We are working to make biomass-burning cookstoves truly affordable in developing countries. 

Like, $10.

Ganesha Stove in use in Mustang, Nepal, October 2016

Ganesha Stove in use in Mustang, Nepal, October 2016

This is the Ganesha Cookstove. It burns wood, dung, and any other biomass. It weighs 1.8kg (4 lbs) and, disassembled, fits in a FedEx envelope. 

It is also incredibly powerful. It can boil 5 liters of water (1.3 gals) in 12 minutes, putting out 10.6kW (36,000 Btus), and then turn down to a simmer. Third-party testing shows that its efficiency and emissions are significantly better than market leading cookstoves. 

Ganesha Cookstove with 6-liter teapot. Assembled stove is 19cm x 19cm x 33cm H (7.5"x7.5"x13"H).

Ganesha Cookstove with 6-liter teapot. Assembled stove is 19cm x 19cm x 33cm H (7.5"x7.5"x13"H).

Over 2 billion people cook on smoky, inefficient open fires every day. Cookstoves can greatly improve both efficiency and performance, and researchers have been working for 40 years to develop and promote them. But, consumers in developing countries have been very slow to adopt clean cookstoves. We think we know why. 

Market-leading cookstoves are too expensive, retailing for $25 to $100 -- a fortune for families living on a dollar or two a day. We found that it's possible to get the same level of performance (or better) at a significantly lower price, while also making the stoves extremely portable. Enough so that they can be inexpensively flown into disaster areas as part of humanitarian efforts.

Disassembled stove is 19cm x 33cm x 7cm H (7.5" x 13" x 3"H)

Disassembled stove is 19cm x 33cm x 7cm H (7.5" x 13" x 3"H)

Packed for shipment

Packed for shipment

We are working with NGOs, relief agencies, manufacturers, and consumers to produce and distribute the cookstoves. Our model is a social enterprise company with a triple bottom line: benefits for consumers, for the planet, and for impact investors.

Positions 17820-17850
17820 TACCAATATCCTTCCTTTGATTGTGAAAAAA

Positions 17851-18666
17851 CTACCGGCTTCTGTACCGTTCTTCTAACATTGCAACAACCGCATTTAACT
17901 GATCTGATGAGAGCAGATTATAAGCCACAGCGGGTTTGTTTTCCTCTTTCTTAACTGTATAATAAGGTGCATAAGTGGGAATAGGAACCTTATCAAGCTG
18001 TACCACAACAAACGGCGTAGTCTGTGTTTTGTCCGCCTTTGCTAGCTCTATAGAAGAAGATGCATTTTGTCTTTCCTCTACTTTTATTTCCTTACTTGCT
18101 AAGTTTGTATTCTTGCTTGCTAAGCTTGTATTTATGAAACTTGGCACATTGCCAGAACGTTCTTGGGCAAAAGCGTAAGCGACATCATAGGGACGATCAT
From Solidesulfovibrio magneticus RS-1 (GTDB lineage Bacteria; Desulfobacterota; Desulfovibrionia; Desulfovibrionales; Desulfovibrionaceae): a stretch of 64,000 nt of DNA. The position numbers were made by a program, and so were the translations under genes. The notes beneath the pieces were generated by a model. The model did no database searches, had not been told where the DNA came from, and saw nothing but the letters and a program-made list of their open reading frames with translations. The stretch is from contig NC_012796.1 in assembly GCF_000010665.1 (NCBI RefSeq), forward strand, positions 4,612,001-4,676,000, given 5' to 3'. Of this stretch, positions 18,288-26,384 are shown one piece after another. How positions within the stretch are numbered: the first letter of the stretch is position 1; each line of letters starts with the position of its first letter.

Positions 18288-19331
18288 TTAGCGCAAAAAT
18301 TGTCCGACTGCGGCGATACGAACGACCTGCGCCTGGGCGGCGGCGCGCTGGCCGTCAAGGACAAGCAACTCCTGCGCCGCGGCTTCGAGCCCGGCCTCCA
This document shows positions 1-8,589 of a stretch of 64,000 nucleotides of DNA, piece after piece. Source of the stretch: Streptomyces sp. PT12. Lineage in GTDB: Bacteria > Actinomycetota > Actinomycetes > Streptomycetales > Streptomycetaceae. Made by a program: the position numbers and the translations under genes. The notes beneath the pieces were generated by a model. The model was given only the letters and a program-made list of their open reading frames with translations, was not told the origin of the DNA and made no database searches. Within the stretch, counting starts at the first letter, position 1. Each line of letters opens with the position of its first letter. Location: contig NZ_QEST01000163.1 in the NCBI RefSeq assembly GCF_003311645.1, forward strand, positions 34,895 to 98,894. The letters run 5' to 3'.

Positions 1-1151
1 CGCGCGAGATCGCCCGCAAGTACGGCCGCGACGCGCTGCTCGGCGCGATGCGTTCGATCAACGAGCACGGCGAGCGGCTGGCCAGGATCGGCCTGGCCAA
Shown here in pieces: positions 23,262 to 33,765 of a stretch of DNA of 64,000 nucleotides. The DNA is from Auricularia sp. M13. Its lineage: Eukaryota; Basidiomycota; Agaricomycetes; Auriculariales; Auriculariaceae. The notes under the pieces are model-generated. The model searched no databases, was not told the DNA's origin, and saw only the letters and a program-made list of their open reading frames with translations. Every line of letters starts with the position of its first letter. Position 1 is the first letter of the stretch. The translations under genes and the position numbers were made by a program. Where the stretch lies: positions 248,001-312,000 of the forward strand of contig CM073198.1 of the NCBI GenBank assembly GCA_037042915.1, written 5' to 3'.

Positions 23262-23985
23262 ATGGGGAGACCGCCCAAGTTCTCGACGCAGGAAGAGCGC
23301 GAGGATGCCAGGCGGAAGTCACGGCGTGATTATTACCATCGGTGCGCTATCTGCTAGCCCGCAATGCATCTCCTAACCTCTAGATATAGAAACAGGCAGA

Field Testing

First-generation Ganesha stove in use in Brabal, Nepal

First-generation Ganesha stove in use in Brabal, Nepal

In February 2016, we took 32 of our first-generation stoves to the village of Brabal, Nepal. The village was hard-hit by the earthquakes that struck the country in April and May, 2015, demolishing every house in the village. They graciously agreed to use our stoves and provide feedback. They had praise for the stoves, and gave us some key ways to improve them. We were then able to revamp the design, making it bigger, simpler, stronger, more powerful and easier to use. 

In October 2016 we returned to Nepal and, with the help of the dZi Foundation, will be conducting more usability studies through the end of the year. See our What's Next page for more information. 

Laboratory Testing

We contracted with the Regional Cookstoves Testing and Knowledge Centre in Kathmandu, an internationally-certified testing lab, to test our stove using accepted protocols. Key results included:

Ganesha stove during testing. RKTC photo.

Ganesha stove during testing. RKTC photo.

  • Efficiency as high as 39%
  • Heat output as high as 10.6kW (36,000 Btus), providing the ability to boil 5 liters of water (1.3 gals) in 12 minutes
  • CO emissions extremely low (Tier 4)
  • PM 2.5 emissions on par with competitors

See our Testing page for more detailed information.

Next steps include working with manufacturers to meet our needs for pricing, materials and quality; connecting with potential customers, in both the nonprofit/NGO space and in the marketplace; and continuing to improve the design to focus on the intersection of performance, clean burning, and usability.

See our What's Next page for more info.